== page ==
For most birders, it’s their favorite time of year. During spring migration, male warblers are singing from the trees in their most audacious plumages, and other hard-to-find species make their annual acquaintance with
North Carolina. For me, on the other hand, it’s all about gray mornings trying to locate the source of a song through trees newly thick with foliage. What a love-hate relationship.
I’ve seen plenty of great migrants, but I feel like I should be seeing more. American Redstarts have started singing, and I’ve had awesome looks at things like Scarlet Tanager. But none of these have graced my camera lens. And so, I turn again to the herps. Flipping a log next to a rushing stream, I found something that looked like a skink at first glance. Then I noticed that, while it retracted, it didn’t turn and run.
|Oh, and he didn't try and bite me either. +1 for salamanders!|
Not a skink at all, but a gorgeous Three-lined Salamander! I had trouble trying to photograph this guy – every time I placed him on a nearby log, he’d tumble off before I had a chance to reach my chosen photo site. Eventually I got something usable, but he’s got forest crud on his face. Ah well, such is life. The trek next to the creek was strenuous (I had to climb over several rock faces), but it became worth it when I found this large Black Rat Snake. He was about
4 feet long, and raised up with his mouth open when I caught him, but it was just a show – he soon calmed down and wrapped himself around my outstretched arm. Largest snake I ever caught!
|Getting all contrict-y on my arm... lucky thing I'm too big to be prey!|
A couple days later I traveled to Mason Farm with Mark and Ken to see what migrants we could turn up. Far from the promised birds, the best we could find were a couple Northern Waterthrushes and a singing Hooded Warbler. Oh well, at least the Indigo Buntings and Yellow-breasted Chats are back on territory. Just none of them would come close enough for a good picture!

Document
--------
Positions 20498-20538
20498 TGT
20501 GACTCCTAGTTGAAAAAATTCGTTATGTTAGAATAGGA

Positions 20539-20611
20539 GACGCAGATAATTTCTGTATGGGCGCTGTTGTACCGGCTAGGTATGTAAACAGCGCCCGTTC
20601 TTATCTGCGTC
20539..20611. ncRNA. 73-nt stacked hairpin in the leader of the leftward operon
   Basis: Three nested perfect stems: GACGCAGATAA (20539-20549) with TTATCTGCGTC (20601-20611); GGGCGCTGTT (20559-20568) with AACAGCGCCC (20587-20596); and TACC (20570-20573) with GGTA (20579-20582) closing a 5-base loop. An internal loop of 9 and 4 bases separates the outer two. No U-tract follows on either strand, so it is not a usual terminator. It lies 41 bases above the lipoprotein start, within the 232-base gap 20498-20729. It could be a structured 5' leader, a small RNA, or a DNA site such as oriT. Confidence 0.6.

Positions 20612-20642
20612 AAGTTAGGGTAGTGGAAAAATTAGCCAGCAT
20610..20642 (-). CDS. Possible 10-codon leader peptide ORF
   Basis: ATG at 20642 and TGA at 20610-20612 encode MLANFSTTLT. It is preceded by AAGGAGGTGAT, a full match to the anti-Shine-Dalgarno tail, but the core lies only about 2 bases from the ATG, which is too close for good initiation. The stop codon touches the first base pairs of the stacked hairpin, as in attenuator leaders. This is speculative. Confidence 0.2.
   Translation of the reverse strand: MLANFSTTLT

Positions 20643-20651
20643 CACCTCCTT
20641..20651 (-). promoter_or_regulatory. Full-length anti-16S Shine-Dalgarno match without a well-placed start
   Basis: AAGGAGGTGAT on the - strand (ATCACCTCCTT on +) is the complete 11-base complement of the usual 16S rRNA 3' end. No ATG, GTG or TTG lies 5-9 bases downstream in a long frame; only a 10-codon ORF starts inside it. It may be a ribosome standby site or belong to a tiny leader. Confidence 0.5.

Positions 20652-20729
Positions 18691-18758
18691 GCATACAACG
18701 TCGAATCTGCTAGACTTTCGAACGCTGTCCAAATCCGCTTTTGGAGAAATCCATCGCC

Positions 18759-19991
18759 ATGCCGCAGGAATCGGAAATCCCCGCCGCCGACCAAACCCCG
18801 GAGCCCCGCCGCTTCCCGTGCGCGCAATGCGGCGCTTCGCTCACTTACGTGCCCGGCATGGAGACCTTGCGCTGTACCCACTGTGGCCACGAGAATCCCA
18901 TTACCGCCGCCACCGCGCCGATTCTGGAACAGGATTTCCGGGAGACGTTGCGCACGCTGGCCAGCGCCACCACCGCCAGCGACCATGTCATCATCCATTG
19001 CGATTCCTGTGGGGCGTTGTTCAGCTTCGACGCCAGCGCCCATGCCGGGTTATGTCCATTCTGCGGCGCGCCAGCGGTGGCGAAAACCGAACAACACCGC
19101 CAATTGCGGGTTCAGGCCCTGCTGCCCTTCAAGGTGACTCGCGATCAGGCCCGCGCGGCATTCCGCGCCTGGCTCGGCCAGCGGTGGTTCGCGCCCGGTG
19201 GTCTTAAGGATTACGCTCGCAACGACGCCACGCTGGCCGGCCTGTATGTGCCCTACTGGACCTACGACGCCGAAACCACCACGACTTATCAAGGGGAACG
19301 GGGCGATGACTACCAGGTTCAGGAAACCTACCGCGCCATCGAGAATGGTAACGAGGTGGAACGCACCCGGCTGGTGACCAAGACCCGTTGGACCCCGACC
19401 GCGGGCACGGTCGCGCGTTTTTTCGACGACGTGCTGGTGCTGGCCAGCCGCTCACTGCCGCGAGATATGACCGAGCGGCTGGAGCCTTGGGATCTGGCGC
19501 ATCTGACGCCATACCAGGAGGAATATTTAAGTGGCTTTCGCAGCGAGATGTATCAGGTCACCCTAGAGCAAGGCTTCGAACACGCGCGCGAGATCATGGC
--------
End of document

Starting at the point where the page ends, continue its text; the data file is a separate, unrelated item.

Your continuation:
|Doesn't matter. Indigo Buntings are back! It's going to be a thing.|
Along the canal, Ken noticed a snake basking on a sunny mud bank. But it wasn’t just any snake – it turned out to be an awesome looking Redbelly Water Snake, and only the second I’ve ever seen that didn’t immediately slither into the water. After getting some sweet shots, Ken decided to do his best Jeff Corwin impression and try to catch the thing by flanking it. Unfortunately it spotted him and slithered off, and it’s too bad Ali Iyoob wasn’t there. He really wants to catch one, and I’ve no doubt he would have dived into the canal and nabbed it!
|Mason Farm is pretty much the western terminus of their range in the Piedmont. Lucky us!|
Further down the canal, we found a couple turtles chilling on the nearly-submerged logs. One of the turtles didn't dive down as soon as he saw us, and it's a good thing too. He was a sweet-looking Painted Turtle, and it's easy to see why in the late afternoon light. The intricate yellows and reds that encircle this turtle positively glowed in the low sun, looking more like a work of art than an animal. Turtles don't get much better than this!
|"I have no opinion on turtles. They're condescending." - Leslie Knope, Parks and Recreation|
While flipping logs, we found this nice male Five-lined Skink, perhaps the largest I’ve ever seen at 7 or
8 inches long. He was pretty bold and I managed to catch him as he sat out in the open. As they like to do, the skink immediately turned around and bit down hard on my thumb with a force much more painful than a snake bite. He actually managed to escape and climb down my back, and only regained his freedom when he bit Mark, who flipped out and flung him into the woods. Last I saw, the smug bastard was chilling back on his log, probably laughing at us humans.
|Haha, you humans think you can pick me up? I will simply bite you into submission!|
The next couple days were good for migrants, but unfortunately cloudy. I got great looks at Summer Tanagers and Yellow-throated Vireos, but photography useless in the poor light. Luckily, Sunday proved to be a beautiful day, and I had several first-of-year birds, including a calling Yellow-billed Cuckoo. The cuckoo was very secretive, so I had to make do with a displaying male Red-winged Blackbird that flashed his distinctive epaulettes at anyone who’d pay attention.
|He's sexy and he knows it.|
Pretty soon, James will be coming back from school and we’ll be tearing up the migrants big time. Can’t wait – summer’s almost here!